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Consultation could help keep roads pothole-free for longer

The Department for Transport has launched a consultation that could lead to utility companies having to guarantee their road repairs for up to five years – three years more than they have to currently.

The consultation would mean that utility companies would need to guarantee road repairs for up to five years

The Specification for the reinstatement of openings in highways consultation will propose increasing the minimum guarantee from the current two years to up to five years, and will also introduce new asphalt standards, to keep roads pothole-free for longer.

Transport Secretary Chris Grayling said: “Road surfaces can be made worse by utility companies, so imposing higher standards on repairs will help keep roads pothole-free for longer.”

The proposals also allow for new innovative surfacing to be used, such as asphalt with a high bitumen content that is easier to compact to the required density. This makes it less prone to potholing.

The announcement comes after the Department for Transport revealed at the end of January that it’s investing £23m in trials of new road surface materials and pothole repair techniques that could put an end to the ubiquitous sight of potholes on UK roads.

The Government is also investing up to £10m in a new ‘Street Manager’ real-time digital service to help drivers avoid roadwork jams.

Commenting on the new consultation, RAC head of roads policy Nicholas Lyes said: “This on the face of it is a very sensible and welcome idea. Utility company roadworks should not lead to an overall worsening of road surface quality. While lane rental is also a very positive step to ensuring utility company works don’t overrun, the quality of their work shouldn’t suffer so this guarantee should also prevent this happening.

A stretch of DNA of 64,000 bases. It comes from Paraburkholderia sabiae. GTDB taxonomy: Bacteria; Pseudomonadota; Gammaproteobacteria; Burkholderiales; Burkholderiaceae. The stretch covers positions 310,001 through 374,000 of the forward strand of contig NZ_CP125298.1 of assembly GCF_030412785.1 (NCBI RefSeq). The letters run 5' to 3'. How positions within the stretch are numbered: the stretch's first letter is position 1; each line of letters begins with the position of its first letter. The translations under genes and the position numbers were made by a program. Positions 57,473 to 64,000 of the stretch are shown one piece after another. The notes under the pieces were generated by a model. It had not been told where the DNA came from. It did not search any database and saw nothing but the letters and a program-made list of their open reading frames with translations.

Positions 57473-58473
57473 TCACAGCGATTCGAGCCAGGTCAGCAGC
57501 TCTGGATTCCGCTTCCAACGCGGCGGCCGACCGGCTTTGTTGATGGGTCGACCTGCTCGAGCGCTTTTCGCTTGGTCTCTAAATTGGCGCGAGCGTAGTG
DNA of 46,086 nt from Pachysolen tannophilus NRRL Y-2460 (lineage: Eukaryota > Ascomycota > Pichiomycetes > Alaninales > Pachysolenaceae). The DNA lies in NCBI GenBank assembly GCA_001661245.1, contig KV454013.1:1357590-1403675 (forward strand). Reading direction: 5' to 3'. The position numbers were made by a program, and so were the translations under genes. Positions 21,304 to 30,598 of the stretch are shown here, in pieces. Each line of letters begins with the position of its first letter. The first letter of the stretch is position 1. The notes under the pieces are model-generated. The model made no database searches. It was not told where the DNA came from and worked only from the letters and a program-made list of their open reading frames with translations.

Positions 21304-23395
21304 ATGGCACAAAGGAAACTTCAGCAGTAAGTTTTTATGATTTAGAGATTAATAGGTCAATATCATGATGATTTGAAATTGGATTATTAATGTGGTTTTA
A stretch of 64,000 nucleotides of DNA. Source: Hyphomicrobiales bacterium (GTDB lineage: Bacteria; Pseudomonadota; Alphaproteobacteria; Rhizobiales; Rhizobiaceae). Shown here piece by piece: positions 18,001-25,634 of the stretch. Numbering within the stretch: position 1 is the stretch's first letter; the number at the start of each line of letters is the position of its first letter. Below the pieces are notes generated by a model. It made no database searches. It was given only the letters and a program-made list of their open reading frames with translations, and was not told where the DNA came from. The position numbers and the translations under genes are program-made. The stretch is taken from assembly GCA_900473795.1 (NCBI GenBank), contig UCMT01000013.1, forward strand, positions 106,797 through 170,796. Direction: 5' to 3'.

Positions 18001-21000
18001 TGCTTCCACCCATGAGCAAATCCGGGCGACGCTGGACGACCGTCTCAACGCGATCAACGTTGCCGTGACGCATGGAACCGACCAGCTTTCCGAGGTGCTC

“The next logical step that could make a far greater difference to the standard of the country’s local road network is to ensure all road contractors working for local authorities have to provide the same guarantee. The quality of road maintenance, whether that’s repairs or resurfacing, needs to come under closer scrutiny to guard against substandard workmanship. This way every pound spent on our roads would last longer and motorists would have far better surfaces to drive on.”

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Natalie Middleton

Natalie has worked as a fleet journalist for nearly 20 years, previously as assistant editor on the former Company Car magazine before joining Fleet World in 2006. Prior to this, she worked on a range of B2B titles, including Insurance Age and Insurance Day.